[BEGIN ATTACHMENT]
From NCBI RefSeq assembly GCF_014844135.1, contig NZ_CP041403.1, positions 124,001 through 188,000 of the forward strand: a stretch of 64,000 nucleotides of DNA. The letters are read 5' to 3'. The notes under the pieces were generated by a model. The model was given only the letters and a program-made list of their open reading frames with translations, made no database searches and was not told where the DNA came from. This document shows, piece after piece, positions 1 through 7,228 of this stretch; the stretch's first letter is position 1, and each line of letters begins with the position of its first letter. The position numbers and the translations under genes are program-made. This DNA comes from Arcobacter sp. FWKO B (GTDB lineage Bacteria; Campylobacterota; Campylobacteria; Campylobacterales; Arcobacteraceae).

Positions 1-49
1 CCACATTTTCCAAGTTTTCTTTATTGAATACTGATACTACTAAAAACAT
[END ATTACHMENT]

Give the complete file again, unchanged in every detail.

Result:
From NCBI RefSeq assembly GCF_014844135.1, contig NZ_CP041403.1, positions 124,001 through 188,000 of the forward strand: a stretch of 64,000 nucleotides of DNA. The letters are read 5' to 3'. The notes under the pieces were generated by a model. The model was given only the letters and a program-made list of their open reading frames with translations, made no database searches and was not told where the DNA came from. This document shows, piece after piece, positions 1 through 7,228 of this stretch; the stretch's first letter is position 1, and each line of letters begins with the position of its first letter. The position numbers and the translations under genes are program-made. This DNA comes from Arcobacter sp. FWKO B (GTDB lineage Bacteria; Campylobacterota; Campylobacteria; Campylobacterales; Arcobacteraceae).

Positions 1-49
1 CCACATTTTCCAAGTTTTCTTTATTGAATACTGATACTACTAAAAACAT